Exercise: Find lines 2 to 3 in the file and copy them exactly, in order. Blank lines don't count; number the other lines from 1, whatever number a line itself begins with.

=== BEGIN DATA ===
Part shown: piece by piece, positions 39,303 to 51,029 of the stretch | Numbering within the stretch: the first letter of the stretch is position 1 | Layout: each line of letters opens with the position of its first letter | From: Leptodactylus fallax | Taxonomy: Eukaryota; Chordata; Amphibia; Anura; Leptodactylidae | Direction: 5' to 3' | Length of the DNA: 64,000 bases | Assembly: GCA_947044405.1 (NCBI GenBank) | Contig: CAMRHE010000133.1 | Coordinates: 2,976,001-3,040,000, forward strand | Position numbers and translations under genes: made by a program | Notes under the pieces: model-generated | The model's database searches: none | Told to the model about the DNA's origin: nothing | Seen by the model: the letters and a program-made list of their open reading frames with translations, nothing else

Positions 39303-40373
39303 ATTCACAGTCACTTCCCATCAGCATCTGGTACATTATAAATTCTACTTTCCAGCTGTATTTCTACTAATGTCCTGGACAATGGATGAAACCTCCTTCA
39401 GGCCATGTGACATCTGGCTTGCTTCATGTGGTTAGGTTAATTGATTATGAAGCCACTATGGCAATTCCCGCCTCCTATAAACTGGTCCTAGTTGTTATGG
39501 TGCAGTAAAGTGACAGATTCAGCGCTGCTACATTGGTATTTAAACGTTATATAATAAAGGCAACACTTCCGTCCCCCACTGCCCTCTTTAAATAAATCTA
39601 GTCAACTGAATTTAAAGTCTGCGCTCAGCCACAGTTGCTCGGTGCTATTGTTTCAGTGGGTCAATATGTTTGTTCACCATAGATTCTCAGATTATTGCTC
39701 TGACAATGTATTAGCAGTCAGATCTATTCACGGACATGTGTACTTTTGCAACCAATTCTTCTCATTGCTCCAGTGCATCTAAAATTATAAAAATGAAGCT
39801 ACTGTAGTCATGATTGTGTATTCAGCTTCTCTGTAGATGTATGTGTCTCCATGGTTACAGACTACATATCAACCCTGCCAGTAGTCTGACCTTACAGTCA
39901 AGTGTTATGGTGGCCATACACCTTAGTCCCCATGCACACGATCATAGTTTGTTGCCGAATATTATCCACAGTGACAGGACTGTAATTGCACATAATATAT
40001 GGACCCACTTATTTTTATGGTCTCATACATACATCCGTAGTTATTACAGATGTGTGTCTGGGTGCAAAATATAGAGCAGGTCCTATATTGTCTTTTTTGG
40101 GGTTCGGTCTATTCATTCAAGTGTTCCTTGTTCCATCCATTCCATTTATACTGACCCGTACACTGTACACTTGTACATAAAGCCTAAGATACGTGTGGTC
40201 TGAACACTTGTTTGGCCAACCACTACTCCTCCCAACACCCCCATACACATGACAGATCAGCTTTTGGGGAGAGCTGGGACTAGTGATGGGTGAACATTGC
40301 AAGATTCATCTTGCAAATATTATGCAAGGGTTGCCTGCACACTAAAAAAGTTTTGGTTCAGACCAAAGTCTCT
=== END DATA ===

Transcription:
Positions 39303-40373
39303 ATTCACAGTCACTTCCCATCAGCATCTGGTACATTATAAATTCTACTTTCCAGCTGTATTTCTACTAATGTCCTGGACAATGGATGAAACCTCCTTCA